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Introduction TT was with a feeling akin to presumption
that these studies on the atonement were
undertaken. When so many of the wise and good of ages past have presented their solutions, it seems presumptuous to hope that any further light can be thrown on so profound a subject.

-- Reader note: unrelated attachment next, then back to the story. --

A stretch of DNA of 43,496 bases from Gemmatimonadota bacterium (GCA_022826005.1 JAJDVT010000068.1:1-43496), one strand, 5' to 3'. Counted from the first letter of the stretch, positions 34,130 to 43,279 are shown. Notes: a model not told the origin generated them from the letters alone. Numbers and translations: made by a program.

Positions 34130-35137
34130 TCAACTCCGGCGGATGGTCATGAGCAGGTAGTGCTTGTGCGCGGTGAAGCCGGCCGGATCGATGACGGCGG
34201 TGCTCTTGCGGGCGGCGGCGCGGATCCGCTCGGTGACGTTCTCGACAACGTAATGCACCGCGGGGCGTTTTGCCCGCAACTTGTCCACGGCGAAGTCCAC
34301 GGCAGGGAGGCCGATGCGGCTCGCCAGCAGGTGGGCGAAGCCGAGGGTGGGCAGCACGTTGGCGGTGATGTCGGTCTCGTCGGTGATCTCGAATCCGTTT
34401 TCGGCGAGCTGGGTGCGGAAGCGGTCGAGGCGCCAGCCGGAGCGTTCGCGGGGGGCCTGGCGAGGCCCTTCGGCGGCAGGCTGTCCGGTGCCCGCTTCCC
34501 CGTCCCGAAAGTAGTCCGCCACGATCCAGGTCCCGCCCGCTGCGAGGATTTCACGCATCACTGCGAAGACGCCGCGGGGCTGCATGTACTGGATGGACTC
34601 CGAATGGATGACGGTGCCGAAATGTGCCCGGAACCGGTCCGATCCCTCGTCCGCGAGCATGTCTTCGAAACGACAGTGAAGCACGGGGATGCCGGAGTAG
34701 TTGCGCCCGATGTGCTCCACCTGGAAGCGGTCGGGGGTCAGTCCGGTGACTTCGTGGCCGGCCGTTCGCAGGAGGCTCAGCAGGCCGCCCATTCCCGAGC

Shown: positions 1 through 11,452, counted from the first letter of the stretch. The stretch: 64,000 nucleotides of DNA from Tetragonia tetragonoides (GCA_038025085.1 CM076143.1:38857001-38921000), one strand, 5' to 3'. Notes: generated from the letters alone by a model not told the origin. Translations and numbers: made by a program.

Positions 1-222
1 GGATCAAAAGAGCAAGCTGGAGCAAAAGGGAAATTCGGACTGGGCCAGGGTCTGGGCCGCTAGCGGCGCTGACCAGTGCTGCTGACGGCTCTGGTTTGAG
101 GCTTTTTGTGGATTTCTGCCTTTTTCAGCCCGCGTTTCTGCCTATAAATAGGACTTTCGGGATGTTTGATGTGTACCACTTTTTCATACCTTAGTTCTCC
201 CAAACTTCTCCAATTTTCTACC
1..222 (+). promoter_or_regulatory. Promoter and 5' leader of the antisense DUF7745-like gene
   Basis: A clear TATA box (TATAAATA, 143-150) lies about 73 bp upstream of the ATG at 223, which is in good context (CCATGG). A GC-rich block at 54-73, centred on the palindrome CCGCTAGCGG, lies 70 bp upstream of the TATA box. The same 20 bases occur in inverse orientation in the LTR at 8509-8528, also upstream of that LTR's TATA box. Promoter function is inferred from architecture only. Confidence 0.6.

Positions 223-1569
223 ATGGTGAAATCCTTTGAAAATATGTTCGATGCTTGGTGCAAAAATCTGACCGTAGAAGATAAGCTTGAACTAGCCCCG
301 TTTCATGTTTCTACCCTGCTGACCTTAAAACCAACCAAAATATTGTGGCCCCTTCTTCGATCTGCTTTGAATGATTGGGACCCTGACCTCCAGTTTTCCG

This little book grows out of an intense personal experience a fact which extenuates the presumption. Nineteen years ago, in college days, the author's mind was torn with doubt and perplexity over the doctrine of the atonement. The books I read, most of them standard works accepted by the Churches, and the sermons I heard, both liberal and orthodox, appealed neither to my reason nor my conscience. In fact, they left me in more hopeless confusion. They only thickened the mists. I well remember the mental despair into which I sank. For some years I avoided all reading on the subject; for